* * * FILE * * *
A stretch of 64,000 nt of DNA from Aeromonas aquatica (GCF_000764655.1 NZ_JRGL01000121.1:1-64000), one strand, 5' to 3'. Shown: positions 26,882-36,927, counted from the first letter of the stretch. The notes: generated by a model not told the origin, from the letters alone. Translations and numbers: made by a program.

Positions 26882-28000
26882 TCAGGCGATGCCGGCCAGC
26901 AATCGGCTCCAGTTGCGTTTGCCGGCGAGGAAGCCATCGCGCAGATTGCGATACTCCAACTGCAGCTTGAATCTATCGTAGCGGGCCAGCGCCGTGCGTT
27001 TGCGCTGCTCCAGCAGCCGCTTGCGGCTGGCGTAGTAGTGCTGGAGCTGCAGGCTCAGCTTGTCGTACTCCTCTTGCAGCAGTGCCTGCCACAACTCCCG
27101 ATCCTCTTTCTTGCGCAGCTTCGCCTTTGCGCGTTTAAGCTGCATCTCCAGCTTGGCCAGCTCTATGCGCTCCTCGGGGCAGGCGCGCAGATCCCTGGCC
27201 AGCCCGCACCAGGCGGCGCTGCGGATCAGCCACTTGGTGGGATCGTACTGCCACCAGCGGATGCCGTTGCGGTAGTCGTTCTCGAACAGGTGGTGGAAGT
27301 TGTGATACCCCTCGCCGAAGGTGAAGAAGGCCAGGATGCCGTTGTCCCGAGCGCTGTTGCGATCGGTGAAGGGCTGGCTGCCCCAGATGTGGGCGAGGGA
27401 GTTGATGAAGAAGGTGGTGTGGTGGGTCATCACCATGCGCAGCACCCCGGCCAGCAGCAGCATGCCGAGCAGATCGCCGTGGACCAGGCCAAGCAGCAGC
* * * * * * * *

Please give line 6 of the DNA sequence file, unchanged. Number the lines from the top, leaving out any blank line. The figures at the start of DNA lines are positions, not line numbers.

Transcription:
27101 ATCCTCTTTCTTGCGCAGCTTCGCCTTTGCGCGTTTAAGCTGCATCTCCAGCTTGGCCAGCTCTATGCGCTCCTCGGGGCAGGCGCGCAGATCCCTGGCC